November is National Diabetes Awareness Month. It’s an important time to bring attention to a very serious disease. Right now there are 114 million Americans that suffer from this diabetes or pre-diabetes. The specific breakdown is this way: 30 million – or 9.4 percent of Americans – have diabetes, according to the American Diabetes Association.
And 84 million Americans have prediabetes. Although prediabetes is not an actual disease, it is a major wake-up call to make life changes.
Without any intervention, 30 percent of people with prediabetes will develop Type 2 diabetes over the following five years. And, according Heather Hodge, director of the Chronic Disease Prevention Program at YMCA of the USA, diabetes is currently at epidemic levels. This is so because of rising levels of obesity in the United States.
Much of the news about diabetes is frustrating both for people who have it and those who treat it. Unfortunately, Americans keep eating bad foods and keep gaining weight. Bad nutrition leads to bead health consequences — and one of those consequences is a full blown diabetes chronic illness. Diabetes can lead to vision loss and heart disease.
The average medical expenditures for people are about $13,700 a year – with $7,900 relating to diabetes alone, according to the American Diabetes Association.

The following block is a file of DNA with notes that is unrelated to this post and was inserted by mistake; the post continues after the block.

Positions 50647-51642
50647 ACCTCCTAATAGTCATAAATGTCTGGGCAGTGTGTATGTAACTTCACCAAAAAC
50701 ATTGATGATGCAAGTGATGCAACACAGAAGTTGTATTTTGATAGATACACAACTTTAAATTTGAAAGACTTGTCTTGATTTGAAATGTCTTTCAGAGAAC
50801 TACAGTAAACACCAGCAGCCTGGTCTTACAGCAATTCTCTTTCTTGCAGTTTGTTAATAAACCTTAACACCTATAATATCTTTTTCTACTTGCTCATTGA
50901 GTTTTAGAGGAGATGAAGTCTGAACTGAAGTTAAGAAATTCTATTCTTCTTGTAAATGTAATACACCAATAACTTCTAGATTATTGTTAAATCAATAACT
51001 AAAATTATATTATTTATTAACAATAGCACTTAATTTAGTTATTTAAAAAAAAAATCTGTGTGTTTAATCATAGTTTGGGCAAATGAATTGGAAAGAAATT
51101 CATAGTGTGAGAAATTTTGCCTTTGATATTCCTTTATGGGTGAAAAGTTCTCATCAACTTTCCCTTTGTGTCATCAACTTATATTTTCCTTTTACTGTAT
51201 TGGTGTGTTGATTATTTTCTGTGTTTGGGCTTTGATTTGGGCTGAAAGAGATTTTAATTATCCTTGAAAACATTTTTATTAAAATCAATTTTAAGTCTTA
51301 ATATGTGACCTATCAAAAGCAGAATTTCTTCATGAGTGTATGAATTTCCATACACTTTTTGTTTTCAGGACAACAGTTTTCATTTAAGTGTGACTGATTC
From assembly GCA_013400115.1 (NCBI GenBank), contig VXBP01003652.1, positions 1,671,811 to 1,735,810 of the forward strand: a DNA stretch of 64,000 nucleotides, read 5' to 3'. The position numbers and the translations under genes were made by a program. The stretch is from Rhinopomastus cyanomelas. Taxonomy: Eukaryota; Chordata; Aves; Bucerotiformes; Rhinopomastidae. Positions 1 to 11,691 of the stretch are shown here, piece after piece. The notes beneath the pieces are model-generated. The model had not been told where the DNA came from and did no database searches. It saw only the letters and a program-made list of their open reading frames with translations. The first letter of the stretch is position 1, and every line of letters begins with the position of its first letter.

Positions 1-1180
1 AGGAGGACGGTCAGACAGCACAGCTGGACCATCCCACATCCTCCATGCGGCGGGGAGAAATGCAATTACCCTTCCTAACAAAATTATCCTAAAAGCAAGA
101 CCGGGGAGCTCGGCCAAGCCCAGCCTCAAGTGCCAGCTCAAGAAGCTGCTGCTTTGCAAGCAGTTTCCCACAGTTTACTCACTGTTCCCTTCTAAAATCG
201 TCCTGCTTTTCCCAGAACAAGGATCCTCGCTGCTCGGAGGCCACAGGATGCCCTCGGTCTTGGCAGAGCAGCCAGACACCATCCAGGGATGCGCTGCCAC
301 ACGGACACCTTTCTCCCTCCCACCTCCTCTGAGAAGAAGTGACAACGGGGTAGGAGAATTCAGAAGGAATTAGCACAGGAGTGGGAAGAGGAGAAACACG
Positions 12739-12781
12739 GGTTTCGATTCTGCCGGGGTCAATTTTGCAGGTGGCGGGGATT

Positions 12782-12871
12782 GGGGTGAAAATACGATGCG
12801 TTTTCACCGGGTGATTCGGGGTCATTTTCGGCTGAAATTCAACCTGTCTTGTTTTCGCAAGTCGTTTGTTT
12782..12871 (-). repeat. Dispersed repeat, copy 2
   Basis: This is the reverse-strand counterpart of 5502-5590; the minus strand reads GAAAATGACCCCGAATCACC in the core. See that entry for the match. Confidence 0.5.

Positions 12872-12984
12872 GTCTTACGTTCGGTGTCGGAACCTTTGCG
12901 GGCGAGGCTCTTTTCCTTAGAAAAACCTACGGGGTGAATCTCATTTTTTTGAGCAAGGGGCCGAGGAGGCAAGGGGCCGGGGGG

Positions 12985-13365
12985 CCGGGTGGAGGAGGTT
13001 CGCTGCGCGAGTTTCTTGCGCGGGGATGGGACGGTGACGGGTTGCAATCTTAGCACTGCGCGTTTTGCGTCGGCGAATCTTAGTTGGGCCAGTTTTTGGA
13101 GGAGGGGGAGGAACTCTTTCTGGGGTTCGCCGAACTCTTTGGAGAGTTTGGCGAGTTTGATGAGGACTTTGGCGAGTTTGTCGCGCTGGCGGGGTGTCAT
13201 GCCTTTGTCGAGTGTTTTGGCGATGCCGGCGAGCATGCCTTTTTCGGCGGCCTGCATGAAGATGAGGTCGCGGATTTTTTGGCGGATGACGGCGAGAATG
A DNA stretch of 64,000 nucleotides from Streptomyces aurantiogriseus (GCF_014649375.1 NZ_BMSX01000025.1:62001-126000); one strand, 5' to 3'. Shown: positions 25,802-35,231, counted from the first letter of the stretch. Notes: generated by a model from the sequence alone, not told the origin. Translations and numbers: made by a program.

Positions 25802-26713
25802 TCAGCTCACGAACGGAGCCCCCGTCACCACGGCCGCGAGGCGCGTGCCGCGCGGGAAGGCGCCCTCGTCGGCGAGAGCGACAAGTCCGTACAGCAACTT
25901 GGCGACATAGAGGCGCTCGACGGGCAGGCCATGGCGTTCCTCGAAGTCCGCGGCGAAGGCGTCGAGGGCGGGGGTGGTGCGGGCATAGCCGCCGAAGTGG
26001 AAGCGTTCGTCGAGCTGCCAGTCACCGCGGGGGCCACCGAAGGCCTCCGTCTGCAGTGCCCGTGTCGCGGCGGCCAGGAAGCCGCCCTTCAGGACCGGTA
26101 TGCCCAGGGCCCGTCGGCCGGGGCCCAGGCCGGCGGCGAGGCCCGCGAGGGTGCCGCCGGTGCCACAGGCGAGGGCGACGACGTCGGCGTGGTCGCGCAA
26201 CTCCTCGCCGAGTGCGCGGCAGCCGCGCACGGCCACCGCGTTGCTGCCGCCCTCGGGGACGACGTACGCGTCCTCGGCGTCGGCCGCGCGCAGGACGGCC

November: Current State of Diabetes Knowledge
Education is also helping. There’s also less shaming nowadays about having diabetes – specifically Type 2, which is the kind of diabetes often linked to lifestyle choices.
In addition, more technology helps users and health care providers better understand the disease.
Moreover, there’s finally a growing focus on prevention. Many health insurance companies and employers are investing in educational and digital programs to help people better understand their condition and get it under better control.
Great Time To Get Aware And Checked
November is a great month to make the following positive health changes in your life.
See a health care provider. Prediabetes and diabetes don’t always have symptoms. However, you’re at a higher risk for diabetes if you have a family history of diabetes or if you’re overweight, with a body mass index greater than 25. You can also evaluate your risk with the American Diabetes Association risk calculator found here.
Join a diabetes prevention program. The YMCA’s Diabetes Prevention Program was certified in 2016 by the U.S. Department of Health and Human Services. It is a proven low-cost community program that stresses prevention. The DPP is specifically for adults age 18 and older who have been diagnosed with prediabetes.
Diabetes Prevention Program meetings are held at 1,100 sites in 47 states; some sites have classes in different languages.
Exercise and good nutrition are key. Consistent physical activity is important. You don’t have to become an Olympic quality athlete to get the benefits of exercise. Brisk walking three days a week at 30-45 minutes each time — will reduce your weight and sugar levels to acceptable points. And, as far as meals are concerned, cut out the sugar, oil and saturated fats.
You’ll feel better and be much healthier.